Year
1997
Month Day
April 15

MLB retires Jackie Robinson's number

On April 15, 1997, the 50 anniversary of his first Major League Baseball game, the league retires Jackie Robinson’s number, 42. Robinson, whose breaking of the “color barrier” in 1947 was a major moment in the history of racial integration in the United States, is the only player in MLB history to have his number retired across all teams, a sign of the reverence with which he is regarded decades after he led the charge to integrate the major leagues.

Before 1947, Major League Baseball was, like much of America, explicitly whites-only, with Black players competing in the entirely separate Negro American League. MLB executive Branch Rickey, who was charged with exploring the possibility of integration, scouted and chose Robinson to break the league’s color barrier both because of his talent and because he believed Robinson would be able to endure the racist abuse that would undoubtedly be hurled his way. Robinson did indeed face racist taunts from fans, abuse and rough play from his opponents, and even racist remarks from his own teammates during the 1947 season. Nonetheless, he proved that African American players could not only compete but could thrive in MLB, leading the league in stolen bases and winning National League Rookie of the Year. By the time of his retirement in 1956, Robinson had won the Most Valuable Player award, been named to six All-Star teams, and won the 1955 World Series, a list of accomplishments that would have made any player a likely candidate for the Hall of Fame. He was elected to the Hall of Fame as soon as he was eligible in 1962, and the Dodgers retired his number shortly before his death in 1972.

In a 1997 ceremony attended by Robinson’s widow and President Bill Clinton, MLB Commissioner Bud Selig said, “Number 42 belongs to Jackie Robinson for the ages.” Certain players who wore the number at the time were permitted to do so for the remainder of their career—thus the New York Yankees’ Hall of Fame closer Mariano Rivera was the last-ever player to wear the number, playing his final game in 2013. Wayne Gretzky, whose domination of the National Hockey League earned him the nickname The Great One, is the only other player to have his number retired across every team in a major American sports league. Today, Robinson and the number he wore remain synonymous with the struggle to end segregation in American sports.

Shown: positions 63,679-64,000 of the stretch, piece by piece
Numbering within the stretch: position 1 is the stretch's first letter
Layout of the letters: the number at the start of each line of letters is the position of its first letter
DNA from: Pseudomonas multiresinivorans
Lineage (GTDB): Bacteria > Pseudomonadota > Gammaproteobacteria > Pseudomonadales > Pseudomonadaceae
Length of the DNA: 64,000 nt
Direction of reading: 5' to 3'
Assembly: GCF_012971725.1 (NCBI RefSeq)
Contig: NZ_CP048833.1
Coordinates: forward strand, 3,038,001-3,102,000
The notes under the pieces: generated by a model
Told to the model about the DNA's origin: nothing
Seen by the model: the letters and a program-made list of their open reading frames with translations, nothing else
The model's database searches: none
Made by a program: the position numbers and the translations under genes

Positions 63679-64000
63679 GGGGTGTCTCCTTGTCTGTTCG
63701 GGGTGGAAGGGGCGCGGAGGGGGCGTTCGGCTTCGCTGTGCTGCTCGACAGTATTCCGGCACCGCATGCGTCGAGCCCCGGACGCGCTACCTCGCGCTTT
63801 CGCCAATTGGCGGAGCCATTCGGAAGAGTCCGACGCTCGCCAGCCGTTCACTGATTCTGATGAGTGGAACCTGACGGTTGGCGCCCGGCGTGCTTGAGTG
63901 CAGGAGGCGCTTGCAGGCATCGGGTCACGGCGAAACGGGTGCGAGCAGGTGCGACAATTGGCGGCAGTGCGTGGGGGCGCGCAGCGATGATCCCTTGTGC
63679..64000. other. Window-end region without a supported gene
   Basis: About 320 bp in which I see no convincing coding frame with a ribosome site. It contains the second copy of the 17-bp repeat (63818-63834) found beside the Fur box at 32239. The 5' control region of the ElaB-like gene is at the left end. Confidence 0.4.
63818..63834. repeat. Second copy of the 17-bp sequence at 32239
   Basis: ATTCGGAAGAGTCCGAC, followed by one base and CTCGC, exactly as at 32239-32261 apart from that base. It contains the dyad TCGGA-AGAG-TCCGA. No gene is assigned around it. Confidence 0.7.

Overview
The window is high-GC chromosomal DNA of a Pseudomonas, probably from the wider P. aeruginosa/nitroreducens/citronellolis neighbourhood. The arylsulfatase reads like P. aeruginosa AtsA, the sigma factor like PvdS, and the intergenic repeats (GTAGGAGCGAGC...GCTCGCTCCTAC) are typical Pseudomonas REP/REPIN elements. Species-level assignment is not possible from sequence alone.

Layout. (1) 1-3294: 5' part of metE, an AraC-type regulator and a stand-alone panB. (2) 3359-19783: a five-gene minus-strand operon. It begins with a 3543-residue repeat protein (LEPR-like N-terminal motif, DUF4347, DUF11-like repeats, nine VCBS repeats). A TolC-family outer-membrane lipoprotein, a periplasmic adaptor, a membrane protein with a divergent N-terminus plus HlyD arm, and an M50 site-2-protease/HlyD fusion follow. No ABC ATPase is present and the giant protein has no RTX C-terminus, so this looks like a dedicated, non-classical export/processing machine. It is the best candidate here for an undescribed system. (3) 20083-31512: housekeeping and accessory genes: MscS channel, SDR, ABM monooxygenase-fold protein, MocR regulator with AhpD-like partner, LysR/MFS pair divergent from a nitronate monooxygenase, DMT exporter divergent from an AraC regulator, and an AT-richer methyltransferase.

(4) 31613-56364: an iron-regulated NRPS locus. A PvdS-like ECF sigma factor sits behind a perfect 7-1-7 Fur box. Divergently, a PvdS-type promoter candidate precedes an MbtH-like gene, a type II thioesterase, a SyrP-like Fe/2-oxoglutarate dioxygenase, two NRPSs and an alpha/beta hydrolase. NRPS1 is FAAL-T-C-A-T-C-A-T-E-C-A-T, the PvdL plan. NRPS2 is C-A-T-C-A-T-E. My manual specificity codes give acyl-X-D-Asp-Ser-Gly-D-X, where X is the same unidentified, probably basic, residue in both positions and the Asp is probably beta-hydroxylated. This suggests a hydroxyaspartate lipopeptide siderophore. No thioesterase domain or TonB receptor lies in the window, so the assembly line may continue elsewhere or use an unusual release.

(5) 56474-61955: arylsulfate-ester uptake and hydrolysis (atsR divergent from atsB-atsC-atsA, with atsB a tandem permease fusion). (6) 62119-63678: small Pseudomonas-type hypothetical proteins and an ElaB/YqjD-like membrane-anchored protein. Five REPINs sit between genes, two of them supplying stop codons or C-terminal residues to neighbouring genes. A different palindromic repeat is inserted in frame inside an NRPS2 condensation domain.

READ MORE: Jackie Robinson’s Battles for Equality On and Off the Baseball Field

FACT CHECK: We strive for accuracy and fairness. But if you see something that doesn't look right, click here to contact us! HISTORY reviews and updates its content regularly to ensure it is complete and accurate.

ALSO ON THIS DAY

On this day in history in 1947, Jackie Robinson, age 28, becomes the first African-American player in Major League Baseball when he steps onto Ebbets Field in Brooklyn to compete for the Brooklyn Dodgers.

Jackie Robinson breaks color barrier

On April 15, 1947, Jackie Robinson, age 28, becomes the first African American player in Major League Baseball when he steps onto Ebbets Field in Brooklyn to compete for the Brooklyn Dodgers. Robinson broke the color barrier in a sport that had been segregated for more than 50 ...read more

Three people killed, hundreds injured in Boston Marathon bombing

On April 15, 2013, two bombs go off near the finish line of the Boston Marathon, killing three spectators and wounding more than 260 other people in attendance. Four days later, after an intense manhunt that shut down the Boston area, police captured one of the bombing suspects, ...read more

Titanic sinks

At 2:20 a.m. on April 15, 1912, the British ocean liner Titanic sinks into the North Atlantic Ocean about 400 miles south of Newfoundland, Canada. The massive ship, which carried 2,200 passengers and crew, had struck an iceberg two and half hours before. WATCH: The Two-Part ...read more

President Lincoln dies

At 7:22 a.m., Abraham Lincoln, the 16th president of the United States, dies from a bullet wound inflicted the night before by John Wilkes Booth, an actor and Confederate sympathizer. The president’s death came only six days after Confederate General Robert E. Lee surrendered his ...read more

Pol Pot, leader of Cambodia’s genocidal government, dies in his sleep

Pol Pot, the architect of Cambodia’s killing fields, dies of apparently natural causes while serving a life sentence imposed against him by his own Khmer Rouge. The Khmer Rouge, organized by Pol Pot in the Cambodian jungle in the 1960s, advocated a radical communist revolution ...read more

Bessie Smith is born in Chattanooga, Tennessee

Despite the immense influence her records had on the shape and course of American popular music in the 20th century, the recorded legacy of Bessie Smith only captures part of her historical significance. Yes, her first recording, “Downhearted Blues” (1923) sold a then-astonishing ...read more

The Sacco-Vanzetti case draws national attention

A paymaster and a security guard are killed during a mid-afternoon armed robbery of a shoe company in South Braintree, Massachusetts. Out of this rather unremarkable crime grew one of the most famous trials in American history and a landmark case in forensic crime detection. Both ...read more

Castro visits the United States

Four months after leading a successful revolution in Cuba, Fidel Castro visits the United States. The visit was marked by tensions between Castro and the American government. On January 1, 1959, Castro’s revolutionary forces overthrew the Cuban dictator Fulgencio Batista. From ...read more